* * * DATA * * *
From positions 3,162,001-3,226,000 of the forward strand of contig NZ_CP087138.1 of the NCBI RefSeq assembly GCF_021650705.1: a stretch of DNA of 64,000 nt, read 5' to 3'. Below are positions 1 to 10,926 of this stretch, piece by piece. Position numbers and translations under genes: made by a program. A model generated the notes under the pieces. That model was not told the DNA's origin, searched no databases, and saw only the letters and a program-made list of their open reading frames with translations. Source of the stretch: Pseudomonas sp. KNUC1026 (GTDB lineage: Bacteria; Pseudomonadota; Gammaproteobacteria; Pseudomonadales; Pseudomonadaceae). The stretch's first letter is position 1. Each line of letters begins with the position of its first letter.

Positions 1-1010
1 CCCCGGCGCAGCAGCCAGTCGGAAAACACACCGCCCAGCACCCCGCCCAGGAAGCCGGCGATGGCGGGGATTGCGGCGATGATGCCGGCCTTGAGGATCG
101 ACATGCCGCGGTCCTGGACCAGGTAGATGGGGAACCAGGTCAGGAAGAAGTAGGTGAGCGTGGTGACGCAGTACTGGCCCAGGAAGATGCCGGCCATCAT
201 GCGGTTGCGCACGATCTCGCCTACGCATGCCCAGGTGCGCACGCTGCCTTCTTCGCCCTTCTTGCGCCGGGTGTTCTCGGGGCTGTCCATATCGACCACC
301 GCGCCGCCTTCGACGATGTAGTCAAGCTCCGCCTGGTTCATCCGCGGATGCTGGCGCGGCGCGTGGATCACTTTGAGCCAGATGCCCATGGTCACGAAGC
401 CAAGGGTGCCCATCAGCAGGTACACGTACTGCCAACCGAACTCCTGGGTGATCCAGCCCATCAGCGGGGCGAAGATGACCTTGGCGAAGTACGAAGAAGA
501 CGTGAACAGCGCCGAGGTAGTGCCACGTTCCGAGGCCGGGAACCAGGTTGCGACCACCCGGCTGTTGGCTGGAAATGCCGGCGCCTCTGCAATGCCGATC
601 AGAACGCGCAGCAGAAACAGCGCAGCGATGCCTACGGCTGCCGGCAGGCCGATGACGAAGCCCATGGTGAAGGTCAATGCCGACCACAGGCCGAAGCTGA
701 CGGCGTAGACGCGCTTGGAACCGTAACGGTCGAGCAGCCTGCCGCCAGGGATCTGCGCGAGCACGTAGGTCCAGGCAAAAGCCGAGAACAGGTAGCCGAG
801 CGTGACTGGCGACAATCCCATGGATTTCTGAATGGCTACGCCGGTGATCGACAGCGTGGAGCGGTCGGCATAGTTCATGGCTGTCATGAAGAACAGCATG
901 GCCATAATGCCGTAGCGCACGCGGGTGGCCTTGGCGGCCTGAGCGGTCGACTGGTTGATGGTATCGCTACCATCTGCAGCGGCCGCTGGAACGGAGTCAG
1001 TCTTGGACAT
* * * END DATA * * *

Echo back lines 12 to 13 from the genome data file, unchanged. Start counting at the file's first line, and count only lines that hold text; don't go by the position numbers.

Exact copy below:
901 GCCATAATGCCGTAGCGCACGCGGGTGGCCTTGGCGGCCTGAGCGGTCGACTGGTTGATGGTATCGCTACCATCTGCAGCGGCCGCTGGAACGGAGTCAG
1001 TCTTGGACAT